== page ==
But now, if we if we set the value of 23 as we did previously to restaurant.numGuests, then restaurant.numGuests will now be a truthy value, and therefore the OR operator short circuits, and it will become the return value, or let's say the result of the operation.

restaurant.numGuests = 23
const numberOfGuests2 = restaurant.numGuests || 10;
console.log(numberOfGuests2); // Result ==> 23

This is a way easier method of setting default values than dealing with the ternary operator or, even worse, an if-else statement. Before moving on to the AND operator, there's one more thing that I need to tell you here: the above solutions will not work when the number of guests is zero.

Let's see what happens.

restaurant.numGuests = 0;

const numberOfGuests = restaurant.numGuests ? restaurant.numGuests : 10;
console.log('SOLUTION 1 RESULT = ', numberOfGuests);

const numberOfGuests2 = restaurant.numGuests || 10;
console.log('SOLUTION 2 RESULT = ', numberOfGuests2);

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They're both 10, and that's not the result that we want. But given what we already know, it makes sense because restaurant.numGuests is now zero, so it's a falsy value, and therefore the second one which is 10 will be the result of the operation and therefore assigned to numberOfGuests2.

However, zero is the real number of guests. And so that's the value that we would like numberOfGuests2 to have. But instead, we get the default value of 10. Hence, that's obviously not what we want, and we will explore a great solution to this problem in the next lecture.

Now, let's talk about the AND operator. When it comes to short circuit evaluation, the AND operator works in the opposite way of the OR operator.

Let's start with the below code snippet.

console.log(0 && 'Michael');

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We get zero as the result. And so what this means is that the AND operator short circuits when the first value is falsy. And then immediately returns that falsy value without even evaluating the second operand. Again, that's exactly the opposite of what happens with the OR operator, which short circuits when the first operand is true.

Let's try something different.

console.log(8 && 'Michael');

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In this second example, the string 'Michael' is returned. So when the first operand is a truthy value, it means that the evaluation continues, and then simply the last value is returned. Once again, this makes sense if we think about it. The AND operator is only true if all the operands are true. Hence, if the first operand is false, then it means that the entire result of the AND operation will already be false anyway. And so, there is no need to even look at any of the other operands.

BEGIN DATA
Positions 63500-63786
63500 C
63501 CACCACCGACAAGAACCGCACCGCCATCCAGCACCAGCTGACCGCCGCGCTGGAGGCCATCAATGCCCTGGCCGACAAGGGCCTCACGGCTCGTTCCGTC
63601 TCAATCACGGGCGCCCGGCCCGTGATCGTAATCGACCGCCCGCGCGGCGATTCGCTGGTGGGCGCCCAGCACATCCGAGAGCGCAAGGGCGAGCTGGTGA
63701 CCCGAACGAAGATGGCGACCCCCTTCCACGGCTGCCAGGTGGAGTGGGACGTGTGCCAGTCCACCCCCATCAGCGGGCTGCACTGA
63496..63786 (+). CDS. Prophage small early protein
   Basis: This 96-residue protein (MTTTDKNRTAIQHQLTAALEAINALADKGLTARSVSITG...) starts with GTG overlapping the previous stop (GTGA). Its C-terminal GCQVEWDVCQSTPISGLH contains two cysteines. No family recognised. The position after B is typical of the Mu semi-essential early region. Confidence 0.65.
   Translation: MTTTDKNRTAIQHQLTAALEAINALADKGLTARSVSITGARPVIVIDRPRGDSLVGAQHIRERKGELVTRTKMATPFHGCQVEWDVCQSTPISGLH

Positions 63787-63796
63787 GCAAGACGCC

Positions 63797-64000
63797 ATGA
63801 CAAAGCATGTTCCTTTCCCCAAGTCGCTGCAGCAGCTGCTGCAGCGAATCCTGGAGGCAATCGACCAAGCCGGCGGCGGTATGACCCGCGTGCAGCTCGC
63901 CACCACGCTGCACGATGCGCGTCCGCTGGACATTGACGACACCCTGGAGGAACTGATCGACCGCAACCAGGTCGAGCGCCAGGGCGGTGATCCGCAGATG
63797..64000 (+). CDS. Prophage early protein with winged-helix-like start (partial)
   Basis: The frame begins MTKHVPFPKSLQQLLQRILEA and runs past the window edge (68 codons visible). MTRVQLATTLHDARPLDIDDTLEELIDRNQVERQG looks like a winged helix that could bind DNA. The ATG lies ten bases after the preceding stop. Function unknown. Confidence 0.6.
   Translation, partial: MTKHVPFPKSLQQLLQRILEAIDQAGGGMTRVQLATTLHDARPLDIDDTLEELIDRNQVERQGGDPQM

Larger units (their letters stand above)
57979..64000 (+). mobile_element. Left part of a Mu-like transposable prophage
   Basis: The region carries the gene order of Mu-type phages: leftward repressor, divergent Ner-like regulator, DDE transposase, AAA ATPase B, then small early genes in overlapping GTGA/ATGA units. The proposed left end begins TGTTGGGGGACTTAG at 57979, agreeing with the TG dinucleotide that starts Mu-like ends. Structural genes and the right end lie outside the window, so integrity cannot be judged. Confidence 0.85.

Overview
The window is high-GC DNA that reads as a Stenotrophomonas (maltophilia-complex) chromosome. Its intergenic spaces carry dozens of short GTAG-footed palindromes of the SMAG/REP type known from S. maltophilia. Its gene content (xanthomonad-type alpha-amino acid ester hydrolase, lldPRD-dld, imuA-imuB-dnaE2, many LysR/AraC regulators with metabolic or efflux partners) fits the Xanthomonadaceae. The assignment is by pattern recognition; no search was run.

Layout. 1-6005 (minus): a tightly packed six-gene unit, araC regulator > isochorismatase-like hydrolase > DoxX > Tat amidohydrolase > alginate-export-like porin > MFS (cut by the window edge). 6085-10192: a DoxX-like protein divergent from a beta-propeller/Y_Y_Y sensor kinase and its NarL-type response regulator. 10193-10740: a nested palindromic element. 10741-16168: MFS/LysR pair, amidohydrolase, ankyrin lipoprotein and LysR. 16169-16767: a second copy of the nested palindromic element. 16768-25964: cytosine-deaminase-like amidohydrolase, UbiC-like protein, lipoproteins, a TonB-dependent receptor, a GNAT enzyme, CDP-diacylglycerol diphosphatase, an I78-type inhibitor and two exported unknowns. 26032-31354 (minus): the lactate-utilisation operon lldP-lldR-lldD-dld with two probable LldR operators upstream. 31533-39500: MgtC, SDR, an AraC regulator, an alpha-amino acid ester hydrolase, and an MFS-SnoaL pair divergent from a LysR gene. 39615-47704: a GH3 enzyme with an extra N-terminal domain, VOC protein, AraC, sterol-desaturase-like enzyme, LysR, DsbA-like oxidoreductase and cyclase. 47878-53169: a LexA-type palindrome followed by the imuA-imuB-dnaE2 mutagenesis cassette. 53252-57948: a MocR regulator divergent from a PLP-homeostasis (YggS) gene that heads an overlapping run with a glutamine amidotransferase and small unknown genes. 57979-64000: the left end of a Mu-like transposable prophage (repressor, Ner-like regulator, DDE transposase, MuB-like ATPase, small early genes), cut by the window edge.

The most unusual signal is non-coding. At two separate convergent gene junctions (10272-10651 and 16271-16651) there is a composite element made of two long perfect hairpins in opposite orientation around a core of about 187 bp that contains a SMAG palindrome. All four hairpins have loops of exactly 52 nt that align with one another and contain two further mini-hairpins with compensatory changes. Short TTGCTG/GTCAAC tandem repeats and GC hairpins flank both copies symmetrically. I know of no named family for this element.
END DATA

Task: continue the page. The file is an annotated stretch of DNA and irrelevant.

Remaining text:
I think that's a good way to memorize how both (AND and OR operators) of them work. Let's have another example of the AND operator but this time with multiple operands.

console.log('Sr' && 23 && null && 'Michael');

Guessing Time

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The result is null. To understand why let's apply the same logic as before. The operand 'Sr' is a truthy value, and therefore the evaluation continues. 23 is also truthy, but then null is a falsy value. Therefore, evaluation no longer needs to continue because, at this point, the whole result of the end operation is going to be false anyway. As a result, null is the value that's going to be returned, and it's short circuits the rest of the evaluation. It will not even take a look at the operand 'Michael'.

Let's see another practical example:

//Check if the method exists on restaurant object

if (restaurant.orderPizza) {
  // If it does then execute
  restaurant.orderPizza('mushrooms', 'spinach');

We can use the AND operator to avoid an if statement like the one above, where all we want to do is to check if a certain property or value exists. In the above code snippet, we're pretending that we don't know if orderPizza exists. Hence, we first check if it exists, and only then do we execute it.

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With the knowledge we gained about the AND operator, we can do this in a simpler way.

restaurant.orderPizza && restaurant.orderPizza('mushrooms', 'spinach');

What the above line is saying is that, if restaurant.orderPizza does not exist, that is, if it is undefined, it will then short circuit the evaluation, and nothing else will happen. That's the same thing the if block was doing. If it does exist, .i.e. if it's a truthy value, then the second part here will be evaluated.

It's perfectly fine to have as second operand a function call. We can put anything there. It doesn't just have to be a single value.

Note that I'm not saying that you should go ahead and replace all your if statements with the AND or the OR operators, so please definitely don't do that because it's will make your code very hard to read in the future.

To finsish, let's summarise:

  • The OR operator will return the first truthy value of all the operands, or simply the last value if all of them are falsy.
  • The AND operator will return the first falsy value or the last value if all of them are truthy.
  • For practical applications, we can use the OR operator to set default values, and we can use the AND operator to execute code in the second operand if the first one is true.